Strength and Influence in Christianity
By Sebastian Hersey
A large part of a person’s worldview consists of their religion (or lack thereof) or the religion of their family or community. I am a Christian, grew up in a Christian family and have attended a Christian school all my life.
One topic that the Bible talks about a lot is power and influence. The Bible gives examples of the correct use of power and it gives examples of the abuse of power. Jesus talked about power and set an example of what leadership should be. From reading the Bible and growing up in a Christian environment, I have learned that the Bible’s views of power and influence often contradict how the rich and powerful usually use their power, emphasizing the need to protect and protect the powerless The rich and the rich to criticize powerfully.
In reality, power is often viewed or used as a commodity. Power is seen as something to be achieved, and often people are not satisfied with the amount of power they have. As Lord Acton’s famous quote goes, “Power tends to corrupt and absolute power corrupts absolutely.” In modern times, this often manifests itself in the form of wealth as the richest continue to amass wealth and increase their power. However, the Bible has a very different view of how power should be used. In the Bible, power and wealth are not things that can be usurped. In Luke 14:11, Jesus says, “For everyone who exalts himself is humbled, and whoever humbles himself is exalted.” In Christianity, it is not the job of people to be ambitious and reach for power. The Bible also claims at 1 Timothy 6:10 that “the love of money is the root of all evil,” and since power and influence today are largely based on wealth, the values of Christianity contradict worldly standards. I try not to get too bogged down with possessions in my own life and I think it is important not to make material goods your priority.
The early church also provides examples of the Christian view of power and influence. James 2 warns against giving preference and treating people with money and influence better than the poor and disenfranchised. James 2: 1-6 says: “My brothers and sisters who believe in our glorious Lord Jesus Christ must not show favor. Suppose a man walks into your meeting with a gold ring and fine clothes, and a poor man in dirty old clothes walks in too. but say to the poor man: “You stand there” or “Sit on the ground at my feet”, did you not differ and become judges with evil thoughts? Listen, my dear brothers and sisters, did not God choose those who are poor in the eyes of the world to be rich in faith and to inherit the kingdom He promised to those who love him? ”The early Church lived in a manner in which they were all equal, as described in Acts 4: 34-35: “There was no needy among them, for so many owners of land or houses they sold and brought in the proceeds of that was sold and placed at the apostles’ feet and distributed to whoever needed it. ”The early Church preached equality and lived in ways that exemplified it. Jesus, the leader of Christianity, even washed the feet of his disciples. Christian notions of power and influence have traditionally been that leadership should be expressed through service, that people in power should not abuse it, and that people should be treated equally. In my everyday life I deal with people who have a different social position than I do. I try to imitate Jesus and treat everyone equally, regardless.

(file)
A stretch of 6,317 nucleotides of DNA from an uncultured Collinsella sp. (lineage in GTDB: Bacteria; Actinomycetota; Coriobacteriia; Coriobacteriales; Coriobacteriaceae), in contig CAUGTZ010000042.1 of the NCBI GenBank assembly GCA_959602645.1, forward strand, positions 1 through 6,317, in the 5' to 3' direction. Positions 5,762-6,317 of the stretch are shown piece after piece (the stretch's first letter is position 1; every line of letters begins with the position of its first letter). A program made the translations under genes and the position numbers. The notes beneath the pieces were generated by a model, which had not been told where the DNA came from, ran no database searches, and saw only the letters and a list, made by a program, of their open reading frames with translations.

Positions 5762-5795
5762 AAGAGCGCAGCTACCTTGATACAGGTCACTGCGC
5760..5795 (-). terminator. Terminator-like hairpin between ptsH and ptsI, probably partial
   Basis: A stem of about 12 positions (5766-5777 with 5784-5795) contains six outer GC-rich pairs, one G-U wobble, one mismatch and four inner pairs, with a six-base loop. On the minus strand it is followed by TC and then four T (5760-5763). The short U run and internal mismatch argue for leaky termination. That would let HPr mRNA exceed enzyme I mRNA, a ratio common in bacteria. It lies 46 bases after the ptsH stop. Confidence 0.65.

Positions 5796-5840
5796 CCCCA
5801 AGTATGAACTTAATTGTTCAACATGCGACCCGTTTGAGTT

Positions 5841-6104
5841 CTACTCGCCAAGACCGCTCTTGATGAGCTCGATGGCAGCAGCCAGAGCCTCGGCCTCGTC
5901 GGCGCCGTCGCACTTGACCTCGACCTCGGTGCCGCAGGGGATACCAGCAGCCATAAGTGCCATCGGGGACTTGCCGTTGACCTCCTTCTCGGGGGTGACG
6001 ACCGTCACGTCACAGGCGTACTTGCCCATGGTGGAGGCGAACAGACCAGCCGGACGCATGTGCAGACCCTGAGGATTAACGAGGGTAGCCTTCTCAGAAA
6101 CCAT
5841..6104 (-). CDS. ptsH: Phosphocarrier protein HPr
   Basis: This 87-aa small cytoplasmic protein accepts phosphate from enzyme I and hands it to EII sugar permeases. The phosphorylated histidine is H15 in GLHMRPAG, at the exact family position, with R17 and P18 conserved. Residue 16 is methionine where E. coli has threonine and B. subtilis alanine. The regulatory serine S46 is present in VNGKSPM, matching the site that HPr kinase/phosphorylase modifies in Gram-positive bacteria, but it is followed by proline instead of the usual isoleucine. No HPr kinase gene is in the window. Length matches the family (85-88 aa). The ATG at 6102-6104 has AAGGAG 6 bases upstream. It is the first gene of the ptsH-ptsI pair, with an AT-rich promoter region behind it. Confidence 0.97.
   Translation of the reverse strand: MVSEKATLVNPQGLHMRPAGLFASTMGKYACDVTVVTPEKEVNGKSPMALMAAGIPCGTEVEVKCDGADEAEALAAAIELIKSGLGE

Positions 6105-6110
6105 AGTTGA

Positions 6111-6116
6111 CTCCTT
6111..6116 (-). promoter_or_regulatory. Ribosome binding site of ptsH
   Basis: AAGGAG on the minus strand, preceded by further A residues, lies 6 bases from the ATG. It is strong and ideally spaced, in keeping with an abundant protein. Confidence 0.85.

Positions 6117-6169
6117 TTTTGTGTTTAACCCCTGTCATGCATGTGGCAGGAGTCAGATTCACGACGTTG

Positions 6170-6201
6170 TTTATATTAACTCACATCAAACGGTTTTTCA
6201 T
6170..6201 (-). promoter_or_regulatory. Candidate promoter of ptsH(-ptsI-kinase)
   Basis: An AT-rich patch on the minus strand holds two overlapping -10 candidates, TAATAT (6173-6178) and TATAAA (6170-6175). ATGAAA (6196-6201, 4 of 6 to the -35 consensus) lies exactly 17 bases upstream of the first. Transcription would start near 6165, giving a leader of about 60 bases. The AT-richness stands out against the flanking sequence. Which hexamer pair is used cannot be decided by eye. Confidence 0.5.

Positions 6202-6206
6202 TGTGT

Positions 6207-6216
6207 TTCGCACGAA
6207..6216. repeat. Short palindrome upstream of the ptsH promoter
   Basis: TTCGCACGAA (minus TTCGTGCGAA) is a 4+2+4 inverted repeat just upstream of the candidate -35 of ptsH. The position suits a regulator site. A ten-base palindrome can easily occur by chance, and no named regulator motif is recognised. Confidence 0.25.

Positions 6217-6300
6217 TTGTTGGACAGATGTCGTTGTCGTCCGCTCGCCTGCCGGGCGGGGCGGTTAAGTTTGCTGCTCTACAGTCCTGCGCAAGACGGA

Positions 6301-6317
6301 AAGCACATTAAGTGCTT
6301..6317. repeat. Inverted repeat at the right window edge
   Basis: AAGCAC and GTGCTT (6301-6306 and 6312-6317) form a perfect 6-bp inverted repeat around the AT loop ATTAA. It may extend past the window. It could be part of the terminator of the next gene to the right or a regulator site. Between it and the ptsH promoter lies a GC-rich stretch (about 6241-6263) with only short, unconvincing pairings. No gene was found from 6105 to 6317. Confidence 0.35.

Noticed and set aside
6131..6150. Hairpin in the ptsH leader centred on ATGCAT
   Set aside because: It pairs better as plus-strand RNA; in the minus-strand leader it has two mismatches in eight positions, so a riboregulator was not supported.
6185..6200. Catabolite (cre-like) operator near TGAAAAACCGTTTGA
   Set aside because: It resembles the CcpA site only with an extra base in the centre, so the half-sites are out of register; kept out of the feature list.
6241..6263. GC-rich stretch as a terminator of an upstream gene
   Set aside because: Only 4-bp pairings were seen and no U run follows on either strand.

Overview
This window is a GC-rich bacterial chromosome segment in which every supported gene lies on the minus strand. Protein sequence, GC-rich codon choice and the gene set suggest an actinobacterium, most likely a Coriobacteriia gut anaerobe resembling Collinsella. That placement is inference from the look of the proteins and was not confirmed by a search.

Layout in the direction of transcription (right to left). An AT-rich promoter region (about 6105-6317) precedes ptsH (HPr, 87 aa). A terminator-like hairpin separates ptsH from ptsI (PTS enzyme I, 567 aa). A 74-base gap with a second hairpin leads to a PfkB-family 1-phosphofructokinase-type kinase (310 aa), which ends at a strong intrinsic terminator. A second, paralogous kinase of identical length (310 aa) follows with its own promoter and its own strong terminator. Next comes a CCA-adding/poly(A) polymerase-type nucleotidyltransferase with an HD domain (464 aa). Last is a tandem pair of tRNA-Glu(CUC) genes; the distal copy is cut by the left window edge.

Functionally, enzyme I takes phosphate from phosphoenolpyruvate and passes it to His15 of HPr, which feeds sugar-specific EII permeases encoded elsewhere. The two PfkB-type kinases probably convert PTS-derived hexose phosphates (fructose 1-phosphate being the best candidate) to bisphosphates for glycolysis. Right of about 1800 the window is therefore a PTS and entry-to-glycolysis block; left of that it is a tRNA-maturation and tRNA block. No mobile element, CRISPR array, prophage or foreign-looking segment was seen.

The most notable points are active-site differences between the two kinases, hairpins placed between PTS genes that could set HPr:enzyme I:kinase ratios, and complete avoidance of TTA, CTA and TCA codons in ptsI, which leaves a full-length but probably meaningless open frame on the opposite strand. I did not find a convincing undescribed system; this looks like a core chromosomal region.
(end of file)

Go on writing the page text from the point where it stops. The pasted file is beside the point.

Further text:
These are the views I have about power and influence. They are based on the values that the Bible teaches and promotes. My views are also shaped by the country I live in: Haiti. Haiti is a country that is struggling with inequality and poverty, as well as political unrest. Protests and riots often disrupt public life, even for a period of around four months in late 2019 when all schools were closed. Poverty is undoubtedly a key catalyst for such unrest, as people are more likely to take action against those in power when they are personally suffering. The government often does not react and the quality of life continues to stagnate. Seeing such unrest all my life has reinforced the faith I have received from Christianity as I have seen people in power fail to use it properly and fail to help those without power. Christianity taught me that they should and Christianity taught me that people should be treated equally. Those in power should use it to help those who don’t, rather than use it to enrich themselves. Everyone should be respected in everyday life, regardless of their wealth or status.
Power and influence are issues that are treated differently around the world, from oligarchies where power is less firmly established in the hands to democracies where people can make their voices heard and regulate opinions about how power is regulated should be broad and who should have access to it. I have learned from my religion and what I have witnessed that those in power should be compassionate and to treat the powerless as equal, and I have learned that the powerless should be given more freedom and opportunities to be heard and influence the world.
Sebastian Hersey is an 11th grader from Quisqueya Christian School in Port-au-Prince, Haiti, who is interested in writing, sports, reading and the world.
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